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Clean Energy 


Together with energy efficiency, clean energy technologies such as solar and wind are central to the fight against climate change. They are available today, getting better and cheaper all the time, and help improve air quality whilst creating new jobs. Photo©UN/Eskinder Debebe

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Wind energy is globally on the rise, an encouraging trend ahead of the UN climate change agreement in Paris at the end of the year. The growth of wind power is a direct result of renewable energy policies implemented by governments. Such policy action, as discussed by governments meeting under the UNFCCC this year, needs to be accelerated for the international community to reach its goal of a maximum 2 degrees Celsius global average temperature rise. And policies need to be supported with adequate finance.

Recent Global Wind Energy Council (GWEC) analysis shows that considerable wind energy capacity will be added this year notably in Brazil, Canada, Mexico and the United States. The European offshore industry has already enjoyed strong growth in the first half of 2015. The largest markets globally are currently China, the US and Germany - three major economies with policies that are reaping significant clean energy rewards.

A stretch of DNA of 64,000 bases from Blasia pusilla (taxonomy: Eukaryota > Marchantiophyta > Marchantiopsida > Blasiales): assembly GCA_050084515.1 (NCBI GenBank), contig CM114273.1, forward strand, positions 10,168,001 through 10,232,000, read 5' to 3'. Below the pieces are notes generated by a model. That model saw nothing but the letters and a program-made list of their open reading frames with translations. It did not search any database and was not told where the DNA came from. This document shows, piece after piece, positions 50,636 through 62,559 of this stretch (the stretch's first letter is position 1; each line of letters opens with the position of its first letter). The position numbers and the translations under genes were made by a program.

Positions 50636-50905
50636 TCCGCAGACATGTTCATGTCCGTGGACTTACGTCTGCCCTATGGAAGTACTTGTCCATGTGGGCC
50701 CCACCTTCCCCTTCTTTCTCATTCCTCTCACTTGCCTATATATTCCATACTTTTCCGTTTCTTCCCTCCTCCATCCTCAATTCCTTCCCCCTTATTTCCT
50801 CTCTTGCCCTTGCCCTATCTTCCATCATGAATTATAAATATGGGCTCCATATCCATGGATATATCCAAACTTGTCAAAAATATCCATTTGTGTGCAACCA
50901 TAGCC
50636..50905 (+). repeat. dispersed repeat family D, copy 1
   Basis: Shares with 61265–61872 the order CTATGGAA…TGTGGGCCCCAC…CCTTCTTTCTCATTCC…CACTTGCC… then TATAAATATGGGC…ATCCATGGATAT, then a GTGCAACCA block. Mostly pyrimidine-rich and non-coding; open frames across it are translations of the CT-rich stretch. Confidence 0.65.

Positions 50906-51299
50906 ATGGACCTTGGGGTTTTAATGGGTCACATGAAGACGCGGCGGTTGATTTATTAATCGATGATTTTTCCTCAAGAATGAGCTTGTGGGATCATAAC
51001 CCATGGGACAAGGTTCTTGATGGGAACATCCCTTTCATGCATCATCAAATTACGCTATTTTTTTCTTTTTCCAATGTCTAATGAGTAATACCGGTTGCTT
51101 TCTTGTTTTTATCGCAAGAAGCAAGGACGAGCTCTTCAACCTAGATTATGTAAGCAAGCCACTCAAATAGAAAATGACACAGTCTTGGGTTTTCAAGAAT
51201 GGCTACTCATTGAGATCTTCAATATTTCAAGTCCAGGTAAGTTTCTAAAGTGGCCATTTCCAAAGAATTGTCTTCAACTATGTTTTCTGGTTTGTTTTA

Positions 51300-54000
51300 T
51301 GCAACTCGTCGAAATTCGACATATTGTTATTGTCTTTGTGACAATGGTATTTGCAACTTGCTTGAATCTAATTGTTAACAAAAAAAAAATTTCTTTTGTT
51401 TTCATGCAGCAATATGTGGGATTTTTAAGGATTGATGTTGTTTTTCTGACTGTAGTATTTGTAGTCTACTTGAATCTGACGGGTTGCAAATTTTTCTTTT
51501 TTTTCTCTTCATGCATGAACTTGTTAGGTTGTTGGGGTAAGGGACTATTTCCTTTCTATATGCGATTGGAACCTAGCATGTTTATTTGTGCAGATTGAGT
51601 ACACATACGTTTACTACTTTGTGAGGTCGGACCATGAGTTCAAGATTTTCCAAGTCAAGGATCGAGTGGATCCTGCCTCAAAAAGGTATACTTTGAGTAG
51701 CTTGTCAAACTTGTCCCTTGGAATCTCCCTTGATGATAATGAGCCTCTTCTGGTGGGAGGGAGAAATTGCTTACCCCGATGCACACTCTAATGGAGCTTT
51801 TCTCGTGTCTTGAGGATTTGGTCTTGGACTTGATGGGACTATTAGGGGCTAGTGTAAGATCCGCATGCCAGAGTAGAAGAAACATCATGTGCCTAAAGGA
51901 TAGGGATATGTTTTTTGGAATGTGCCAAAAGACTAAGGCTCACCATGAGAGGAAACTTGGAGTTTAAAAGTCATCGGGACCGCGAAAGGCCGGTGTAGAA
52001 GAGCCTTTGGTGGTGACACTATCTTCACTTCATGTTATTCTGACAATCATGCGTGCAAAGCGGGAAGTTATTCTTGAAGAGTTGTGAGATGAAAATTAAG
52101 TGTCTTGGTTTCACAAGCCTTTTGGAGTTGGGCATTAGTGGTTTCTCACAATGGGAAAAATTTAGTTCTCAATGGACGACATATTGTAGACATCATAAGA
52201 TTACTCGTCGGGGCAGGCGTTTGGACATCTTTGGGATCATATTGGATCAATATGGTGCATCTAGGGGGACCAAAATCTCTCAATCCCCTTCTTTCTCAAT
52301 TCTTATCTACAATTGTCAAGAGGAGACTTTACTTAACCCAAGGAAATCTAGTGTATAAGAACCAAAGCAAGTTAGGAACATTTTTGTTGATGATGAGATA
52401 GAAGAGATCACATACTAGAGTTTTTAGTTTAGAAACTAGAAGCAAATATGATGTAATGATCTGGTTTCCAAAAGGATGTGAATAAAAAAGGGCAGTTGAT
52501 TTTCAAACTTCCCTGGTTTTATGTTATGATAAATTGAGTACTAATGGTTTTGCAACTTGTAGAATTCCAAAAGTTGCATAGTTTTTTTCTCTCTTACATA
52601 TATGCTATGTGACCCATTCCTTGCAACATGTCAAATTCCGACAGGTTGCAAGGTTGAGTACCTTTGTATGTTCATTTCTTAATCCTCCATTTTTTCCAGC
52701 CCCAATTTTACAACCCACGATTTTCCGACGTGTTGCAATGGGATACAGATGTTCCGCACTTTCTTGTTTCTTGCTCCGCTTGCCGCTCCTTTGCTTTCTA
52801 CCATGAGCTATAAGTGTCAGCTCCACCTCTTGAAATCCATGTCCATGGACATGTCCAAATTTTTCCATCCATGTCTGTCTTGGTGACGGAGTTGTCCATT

2014, a Record Year

Last year already saw record installation of wind power, led by China, the United States and Germany. According to GWEC data, 51.5 gigawatts (GW) were installed globally last year and 100 billion dollars invested. China alone added 45.1% of the new infrastructure, while Germany added 10.2% and the United States 9.4%. Global installed capacity in 2014 was almost 370 GW, of which 31% were in China, 17.8% in the USA and 10.6% in Germany.

The Rapid Rise of Wind in China